With 150 meters to go in the finals of the 1,500-meter race at
the NCAA Mideast Regional, Michigan’s Lindsey Gallo was hot
on the heels of Mississippi State’s Tiffany McWilliams.

McWilliams, the NCAA record-holder in the event is a United
States Olympic hopeful for the upcoming games in Athens.

An Olympic hopeful.

“I saw (Gallo) running with (McWilliams),” Michigan
women’s track-and-field coach James Henry said. “I was
content. I was pleased. I was satisfied. I thought, ‘With 150
meters to go, she was going to run a great time.’ ”

Henry didn’t expect what happened next.

“And then all of a sudden she stayed with (McWilliams) and
got closer,” Henry said. “Then she started chomping on
her tongue and I’m thinking, ‘Gosh — she’s
going to stay with this girl.’ It wasn’t until 20
meters to go (when I thought), ‘(Gallo) is going to beat this
kid.’ (Gallo) mowed (McWilliams) down, and I think that kid
was surprised.”

Gallo won the race with a personal best 4:11.29, 0.06 seconds
shy of the Michigan record set in 1983 by Sue Foster. The effort
helped the Wolverines finish third out of 42 teams at the regional
final in Baton Rouge, La.

Two weeks ago, Gallo won the 800- and 1,500-meter races at the
Big Ten Championships; an injury-plagued McWilliams did the same at
the SEC Championships, setting a conference-record time of 4:09.19
in the 1,500.

McWilliams — who had not lost a race the entire year
— hurt her foot against Ole Miss four weeks ago and was told
by Mississippi State coach Al Schmidt to hold back in the 1,500
regional final.

But Gallo’s accomplishment will always be remembered.

“That’s probably the best running performance that
I’ve seen from a young lady on my team in my (19) years as a
coach,” Henry said. “It was a breakout performance for

Before the race, Associate Coach Mike McGuire told Henry that
Gallo had the confidence to compete with the best, but she never
had the chance to compete at such a high level — either she
was going to run a great heat or “pack it up.”

Gallo will pack the socks she wore on Saturday — a must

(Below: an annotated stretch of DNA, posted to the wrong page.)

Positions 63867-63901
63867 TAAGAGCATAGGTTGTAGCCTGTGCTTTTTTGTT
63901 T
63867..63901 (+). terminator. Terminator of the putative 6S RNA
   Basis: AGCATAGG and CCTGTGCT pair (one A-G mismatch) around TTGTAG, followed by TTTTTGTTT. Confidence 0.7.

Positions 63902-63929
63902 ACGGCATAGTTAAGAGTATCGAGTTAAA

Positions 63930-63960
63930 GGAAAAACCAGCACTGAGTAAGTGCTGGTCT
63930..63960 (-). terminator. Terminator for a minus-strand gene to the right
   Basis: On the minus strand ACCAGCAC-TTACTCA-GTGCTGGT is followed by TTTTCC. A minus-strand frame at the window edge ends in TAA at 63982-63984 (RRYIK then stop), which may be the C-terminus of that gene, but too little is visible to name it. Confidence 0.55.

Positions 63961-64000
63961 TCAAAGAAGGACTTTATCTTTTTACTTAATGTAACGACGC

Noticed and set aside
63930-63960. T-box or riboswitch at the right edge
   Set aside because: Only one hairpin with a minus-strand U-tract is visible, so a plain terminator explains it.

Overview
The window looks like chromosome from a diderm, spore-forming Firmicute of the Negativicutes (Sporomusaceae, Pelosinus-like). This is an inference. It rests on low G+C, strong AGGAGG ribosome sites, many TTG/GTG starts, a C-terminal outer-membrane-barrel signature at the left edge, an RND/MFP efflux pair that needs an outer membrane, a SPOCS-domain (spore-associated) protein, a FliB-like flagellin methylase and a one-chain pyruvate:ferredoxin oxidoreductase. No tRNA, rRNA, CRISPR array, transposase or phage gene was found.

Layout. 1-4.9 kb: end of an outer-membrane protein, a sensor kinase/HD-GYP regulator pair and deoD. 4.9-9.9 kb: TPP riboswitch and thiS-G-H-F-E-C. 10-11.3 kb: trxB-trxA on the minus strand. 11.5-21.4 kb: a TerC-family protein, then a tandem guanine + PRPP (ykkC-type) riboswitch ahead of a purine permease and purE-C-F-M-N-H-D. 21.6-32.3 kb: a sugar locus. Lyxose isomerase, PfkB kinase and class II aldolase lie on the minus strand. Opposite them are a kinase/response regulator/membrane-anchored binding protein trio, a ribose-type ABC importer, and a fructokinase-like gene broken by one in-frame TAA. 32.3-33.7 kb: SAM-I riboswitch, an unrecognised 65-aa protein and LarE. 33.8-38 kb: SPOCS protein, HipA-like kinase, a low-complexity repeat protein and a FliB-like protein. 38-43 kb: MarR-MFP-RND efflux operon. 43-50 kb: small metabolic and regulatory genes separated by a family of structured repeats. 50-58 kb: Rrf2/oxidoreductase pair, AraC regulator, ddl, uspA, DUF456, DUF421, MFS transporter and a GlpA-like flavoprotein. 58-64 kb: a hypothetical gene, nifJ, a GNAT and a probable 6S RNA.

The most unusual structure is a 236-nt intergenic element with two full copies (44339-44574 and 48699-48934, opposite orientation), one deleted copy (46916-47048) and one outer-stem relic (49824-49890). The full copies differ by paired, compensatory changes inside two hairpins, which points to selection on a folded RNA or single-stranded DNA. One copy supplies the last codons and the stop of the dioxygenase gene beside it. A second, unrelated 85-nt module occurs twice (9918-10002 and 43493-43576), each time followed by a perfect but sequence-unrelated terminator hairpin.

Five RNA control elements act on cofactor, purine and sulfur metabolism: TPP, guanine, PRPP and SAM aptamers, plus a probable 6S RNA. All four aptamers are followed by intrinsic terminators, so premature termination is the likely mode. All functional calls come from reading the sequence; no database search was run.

for the superstitious runner — for the NCAA Championships in
two weeks.

After Gallo’s improbable win, the first question she asked
Henry was how her teammates had fared.

“She didn’t want to hear about (herself),”
Henry said.

Gallo learned she wasn’t the only Wolverine capable of

Michigan sprinter Carly Knazze saved her best for last.

Well, sort of.

Every time her feet hit the track during the 200-meter-dash,
worsening a nagging injury, Knazze kept repeating in her head,
‘This is the last race I’ll ever run in my

She was wrong.

Knazze’s determination earned her a fifth-place finish,
good enough to receive an individual bid to the NCAA

“I told her, ‘use that pain to run faster, and
don’t let that pain be an excuse as you finish out your
college career,’ ” Henry said.

Three other Wolverines earned spots to the NCAA Championship.
Seniors Lindsey Stephenson and Melissa Bickett will compete in the
javelin and discus throw, respectively, while sophomore Elizabeth
Boyle competes as a pole vaulter.

Even if all five women win their respective events, their
combined score would not be good enough for a team national

But, for James, trying your best is all that matters.

“I always tell (the team), ‘Do your best and
I’ll be happy. Do your personal best, and I will be
satisfied. If you do either one, you can’t go wrong.’

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